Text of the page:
To ensure that the HHF program complies with TARP law and funds reach their intended recipients, Treasury set significant limits in its HHF contracts with state agencies: all expenses must be “necessary” to facilitate loan modifications. A lesser, “reasonable” standard was not used. Treasury’s contracts with the state agencies administering HHF also included a schedule of permitted expenses, which listed specific categories of necessary expenses and dollar limits. SIGTARP’s audit found that state agencies lumped unnecessary expenses into permitted expenses categories, elevating the risk of fraud, waste, abuse, and overpayment throughout the program.
Some of the unnecessary expenses SIGTARP identified are large: Rhode Island charged to TARP hundreds of thousands for the construction of a customer center even though it is also used for non- HHF purposes—years after billing TARP for the build-out of an office in 2010.
Others are relatively small but numerous: TARP gift cards for employees, TARP barbeques, TARP flowers, TARP gym memberships, TARP balloons—even a TARP piñata. All these unnecessary expenses violate TARP law and Treasury’s contracts. And, most importantly, it means that taxpayers are spending more than they need to on programs.
Unnecessary spending by state includes, for example:
- North Carolina Housing Finance Agency. $107,578 for barbeques with Treasury employees, parties, celebrations, Visa gift cards, flowers, restaurant outings including steak and seafood dinners, gifts, gym memberships, regular employee meals, and employee cash bonuses, customized Lands’ End shirts, and a CVS gift card to recognize new HHF funding in 2016.
- Rhode Island Housing. $1,031,210 for a new customer center with a new kitchen and new furniture in 2016, marketing, systems and rent that were fully charged to HHF but also used for other purposes, backdated “rent” for three years when the HHF program was closed, and a monthly employee payment to defray transportation costs.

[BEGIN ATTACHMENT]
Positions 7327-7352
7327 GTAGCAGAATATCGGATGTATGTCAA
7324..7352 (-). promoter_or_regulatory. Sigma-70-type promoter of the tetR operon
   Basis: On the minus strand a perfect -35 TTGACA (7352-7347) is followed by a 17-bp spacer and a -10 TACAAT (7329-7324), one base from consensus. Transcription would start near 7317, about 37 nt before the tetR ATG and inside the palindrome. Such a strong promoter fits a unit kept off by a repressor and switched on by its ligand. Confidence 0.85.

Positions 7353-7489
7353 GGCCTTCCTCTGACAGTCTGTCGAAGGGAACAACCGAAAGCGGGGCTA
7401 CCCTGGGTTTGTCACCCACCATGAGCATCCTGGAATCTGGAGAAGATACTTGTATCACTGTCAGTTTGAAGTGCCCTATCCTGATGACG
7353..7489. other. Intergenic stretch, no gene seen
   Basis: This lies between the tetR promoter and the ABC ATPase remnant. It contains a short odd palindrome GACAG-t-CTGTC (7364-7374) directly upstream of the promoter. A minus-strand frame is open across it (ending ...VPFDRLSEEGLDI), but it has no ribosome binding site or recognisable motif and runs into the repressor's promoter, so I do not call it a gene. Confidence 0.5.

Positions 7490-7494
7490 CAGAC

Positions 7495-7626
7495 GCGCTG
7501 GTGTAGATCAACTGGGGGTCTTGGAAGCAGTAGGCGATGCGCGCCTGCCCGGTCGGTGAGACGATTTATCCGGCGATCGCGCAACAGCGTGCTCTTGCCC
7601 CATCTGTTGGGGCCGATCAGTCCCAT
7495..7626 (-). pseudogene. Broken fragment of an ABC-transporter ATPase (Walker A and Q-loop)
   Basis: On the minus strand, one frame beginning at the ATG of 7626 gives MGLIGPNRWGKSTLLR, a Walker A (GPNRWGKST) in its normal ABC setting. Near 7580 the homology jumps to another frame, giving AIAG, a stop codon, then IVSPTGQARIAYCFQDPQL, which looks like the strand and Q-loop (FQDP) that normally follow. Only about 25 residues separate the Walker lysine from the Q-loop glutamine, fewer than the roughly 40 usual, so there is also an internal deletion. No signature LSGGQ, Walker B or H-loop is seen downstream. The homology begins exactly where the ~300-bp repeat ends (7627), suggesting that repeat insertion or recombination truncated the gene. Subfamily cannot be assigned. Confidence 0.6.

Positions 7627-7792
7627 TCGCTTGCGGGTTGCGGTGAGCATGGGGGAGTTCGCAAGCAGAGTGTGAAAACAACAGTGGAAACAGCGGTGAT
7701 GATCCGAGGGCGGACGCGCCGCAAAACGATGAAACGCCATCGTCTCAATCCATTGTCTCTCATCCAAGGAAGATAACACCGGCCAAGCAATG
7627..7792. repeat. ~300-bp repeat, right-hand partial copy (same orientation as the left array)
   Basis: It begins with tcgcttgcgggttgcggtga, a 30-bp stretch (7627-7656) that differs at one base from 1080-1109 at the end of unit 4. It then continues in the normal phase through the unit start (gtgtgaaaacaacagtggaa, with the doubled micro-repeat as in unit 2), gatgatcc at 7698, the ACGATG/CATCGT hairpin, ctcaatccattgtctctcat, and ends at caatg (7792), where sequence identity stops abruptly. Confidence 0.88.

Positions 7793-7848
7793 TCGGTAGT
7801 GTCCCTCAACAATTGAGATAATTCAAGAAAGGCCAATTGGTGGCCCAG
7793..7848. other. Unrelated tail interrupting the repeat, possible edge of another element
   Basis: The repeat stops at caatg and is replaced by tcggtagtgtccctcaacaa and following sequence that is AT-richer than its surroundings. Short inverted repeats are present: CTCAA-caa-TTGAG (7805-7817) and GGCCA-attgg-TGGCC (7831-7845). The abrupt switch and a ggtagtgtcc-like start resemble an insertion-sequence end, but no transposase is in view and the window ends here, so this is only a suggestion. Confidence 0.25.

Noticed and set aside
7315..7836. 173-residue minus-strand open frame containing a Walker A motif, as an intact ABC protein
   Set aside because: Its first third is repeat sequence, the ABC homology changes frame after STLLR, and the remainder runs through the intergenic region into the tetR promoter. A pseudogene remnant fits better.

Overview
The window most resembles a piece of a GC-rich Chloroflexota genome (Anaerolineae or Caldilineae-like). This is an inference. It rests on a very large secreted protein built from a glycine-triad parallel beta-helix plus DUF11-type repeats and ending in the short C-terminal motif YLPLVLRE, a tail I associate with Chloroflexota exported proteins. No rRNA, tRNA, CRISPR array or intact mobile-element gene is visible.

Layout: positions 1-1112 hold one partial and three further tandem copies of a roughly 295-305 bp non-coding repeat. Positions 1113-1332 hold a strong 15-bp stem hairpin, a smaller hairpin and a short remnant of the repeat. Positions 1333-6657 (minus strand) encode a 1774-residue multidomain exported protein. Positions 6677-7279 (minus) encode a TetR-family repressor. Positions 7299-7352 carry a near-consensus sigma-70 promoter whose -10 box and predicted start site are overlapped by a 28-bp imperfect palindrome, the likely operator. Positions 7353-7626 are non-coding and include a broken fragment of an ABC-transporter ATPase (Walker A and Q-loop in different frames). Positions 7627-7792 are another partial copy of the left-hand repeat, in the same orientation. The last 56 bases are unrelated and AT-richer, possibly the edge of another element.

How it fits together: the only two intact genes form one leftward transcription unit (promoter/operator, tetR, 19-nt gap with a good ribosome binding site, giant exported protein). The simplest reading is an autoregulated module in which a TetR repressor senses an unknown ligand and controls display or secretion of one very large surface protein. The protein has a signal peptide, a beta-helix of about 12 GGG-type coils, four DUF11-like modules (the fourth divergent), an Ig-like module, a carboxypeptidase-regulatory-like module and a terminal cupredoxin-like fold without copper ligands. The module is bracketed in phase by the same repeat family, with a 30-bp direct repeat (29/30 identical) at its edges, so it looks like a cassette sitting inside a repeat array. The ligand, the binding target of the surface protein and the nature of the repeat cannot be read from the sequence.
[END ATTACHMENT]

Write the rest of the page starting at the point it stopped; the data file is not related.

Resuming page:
- Nevada Housing Division. $43,497 in bonuses, of which nearly all went to the chief executive officer who was later terminated, and employee picnics.
- Florida Housing Finance Corporation. $106,774 in bonuses approved by the now terminated executive director. Gift certificates to employees and a barbeque.
- District of Columbia’s Housing Finance Agency. $258,333 to prepay for five years of avoidable online storage access and data two years after the HHF program was closed to homeowner applications.
- Illinois Housing Development Authority. $98,305 in employee cash retention awards. HHF funds were also spent for lunch at a pizza restaurant to “to celebrate getting new HHF funds and an employee’s upcoming wedding.”
- Alabama Housing Finance Authority. A TARP barbeque with Treasury employees Visa gift cards, and fruit baskets.
- Kentucky Housing Corporation. Picnic with food trucks, an employee gelato outing, catered lunches with Treasury employees.
- Ohio Housing Finance Agency. More than $13,000 in events with housing counselors, including admissions to three zoos and catering
- South Carolina State Housing Finance and Development Authority. An executive’s use of a car for more than four years.
For TARP and taxpayers to be made whole, these state agencies must pay back their ill-gotten gains. SIGTARP recommends a series of controls to prevent future waste. These 30 recommendations, which are detailed in the audit, will help ensure that taxpayers only pay state agency expenses necessary to modify loans or demolish blighted homes in HHF.
These controls to prevent waste and mitigate the risk of fraud and overcharging are much needed: state agencies will spend $1.1 billion in administrative expenses to distribute $8.5 billion in assistance. Other SIGTARP audits have found unnecessary and wasteful spending. Last September, SIGTARP found millions in waste and abuse in HFF at Nevada’s state housing agency—including holiday parties, luxury office rent, employee gift cards, and even a car allowance for a Mercedes Benz.